Is there really a proposal to build a 32-storey mixed-use residential and commercial tower on the site of the Vancouver Art Gallery?
At first glance, a new website by a ‘developer’ provides seemingly convincing artistic depictions to erect a new tower in the heart of the city core. Dubbed ‘Canvas at Georgia’, the tower would be built on the Art Gallery city block and consist of 152 market residential units, a Mocha House Cafe, a Gold’s Gym, and street space for food trucks.
Artworks currently housed in the Vancouver Art Gallery would be housed in both a free exhibition space and distributed throughout the private spaces of the building, which is meant to ‘increase’ the space of the Gallery by tenfold. The top six floors of the building will even be combined into a single penthouse and become the new home of as many as 630 existing artworks found at the Gallery.
“Residents of The Canvas at Georgia will enjoy around-the-clock access to the Emily Carr Botanical Garden, featuring many of her best-known works, the Douglas Coupland Recreation Room, and the Lawren Harris Day Spa,” reads the website’s description of the project.
These farcical plans even sparked a Change.org petition to stop the development in its tracks. Launched just yesterday, the petition has already received 85 signatures.
“The gentrification of our downtown and the slow conversion of the city into a playground for the rich at the expense of everyone else has gone far enough,” reads the petition to Vancouver City Council.
“We’ve watched landmark after landmark get torn down to make room for glass and steel towers, while the city has become the least affordable in North America. The new development will take that trend to a new extreme, actually taking away public space and beloved works of art so they can be put in private hands.”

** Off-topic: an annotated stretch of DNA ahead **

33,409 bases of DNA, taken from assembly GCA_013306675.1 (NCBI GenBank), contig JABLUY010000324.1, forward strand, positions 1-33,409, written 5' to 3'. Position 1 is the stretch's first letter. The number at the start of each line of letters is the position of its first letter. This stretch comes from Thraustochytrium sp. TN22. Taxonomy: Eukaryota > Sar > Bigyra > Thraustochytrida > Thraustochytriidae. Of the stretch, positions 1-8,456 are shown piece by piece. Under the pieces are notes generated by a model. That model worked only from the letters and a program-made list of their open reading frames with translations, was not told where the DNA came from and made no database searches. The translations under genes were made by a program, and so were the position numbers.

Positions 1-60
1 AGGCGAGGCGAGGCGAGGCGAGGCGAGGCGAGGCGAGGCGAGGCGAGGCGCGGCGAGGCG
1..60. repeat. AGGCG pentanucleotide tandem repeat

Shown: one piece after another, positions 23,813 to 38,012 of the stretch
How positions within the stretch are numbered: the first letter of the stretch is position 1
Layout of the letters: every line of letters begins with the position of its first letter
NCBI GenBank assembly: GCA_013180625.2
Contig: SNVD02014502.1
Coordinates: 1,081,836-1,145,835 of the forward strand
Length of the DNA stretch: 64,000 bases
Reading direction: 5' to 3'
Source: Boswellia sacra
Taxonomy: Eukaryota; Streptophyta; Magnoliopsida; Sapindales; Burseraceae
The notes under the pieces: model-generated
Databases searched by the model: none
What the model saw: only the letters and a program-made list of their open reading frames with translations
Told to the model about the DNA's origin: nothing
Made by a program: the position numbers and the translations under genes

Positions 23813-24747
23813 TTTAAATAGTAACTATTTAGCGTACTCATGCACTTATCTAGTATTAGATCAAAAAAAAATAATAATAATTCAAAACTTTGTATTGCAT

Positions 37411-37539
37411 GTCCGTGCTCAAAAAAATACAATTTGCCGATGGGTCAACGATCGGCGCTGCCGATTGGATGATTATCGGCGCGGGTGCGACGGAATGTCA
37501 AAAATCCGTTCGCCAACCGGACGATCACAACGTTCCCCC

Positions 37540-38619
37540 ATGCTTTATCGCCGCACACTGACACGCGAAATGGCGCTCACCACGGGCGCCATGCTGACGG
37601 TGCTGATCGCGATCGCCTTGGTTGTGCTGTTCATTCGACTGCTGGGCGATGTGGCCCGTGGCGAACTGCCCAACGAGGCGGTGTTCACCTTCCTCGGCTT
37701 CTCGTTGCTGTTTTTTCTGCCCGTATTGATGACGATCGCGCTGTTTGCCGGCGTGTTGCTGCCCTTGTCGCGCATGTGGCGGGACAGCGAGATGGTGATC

The project website indicates the proposal is being spearheaded by Australian developer Brookfield Multiplex, which happens to be a real company that was responsible for overseeing the construction of major developments like the new Wembley Stadium in London and the expansion of the Melbourne Convention Centre. But they have no knowledge of their ‘upcoming’ Vancouver condominium project.
“It was brought to my attention today. I have no idea what this is,” Neil Vohrah, Director at Brookfield Multiplex, told Vancity Buzz. “We have no involvement in this project.”
“I don’t know if this is a scam or what. But I can’t seem to find any other information about this. We have no involvement in this project whatsoever.”
And as it turns out, the Vancouver-style architectural design depicted in the rendering on the website was photoshopped from a real condominium proposal in downtown Toronto. 8 Mercer Street, a real 112-metre tall, 337-unit market residential tower project, was completed earlier this year.
There is also the fact that the Vancouver Art Gallery site and Robson Square is situated on land owned by the provincial government. A market residential development on public property, used widely as a public gathering and cultural space, makes no sense.
Prior to becoming the new home of the Vancouver Art Gallery in 1983, the 1906-completed Francis Rattenbury-designed building was utilized as the provincial courthouse. The building is listed in the City of Vancouver’s Heritage Register, which protects sites of historical significance and enforces strict legal polices and guidelines for how any registered heritage building is to be modified or demolished.
The website claims sales for the units have begun and that all penthouse units are now sold out, even though the proposal has not entered any of the required City permitting, rezoning, heritage consideration and extensive public consultation processes. Forget that 2017 completion date.
Vancity Buzz was not able to immediately determine whether the proposal is a prank, a student marketing project or a critique of the City’s current housing and affordability crisis. It is also unclear whether the petition is part of the entire orchestration, of whatever this may be.
Save your outrage for something else.
Fake vs. Real: The fake Vancouver Art Gallery condo proposal on the right; the rendering of the real 8 Mercer Street condo project in Toronto on the left.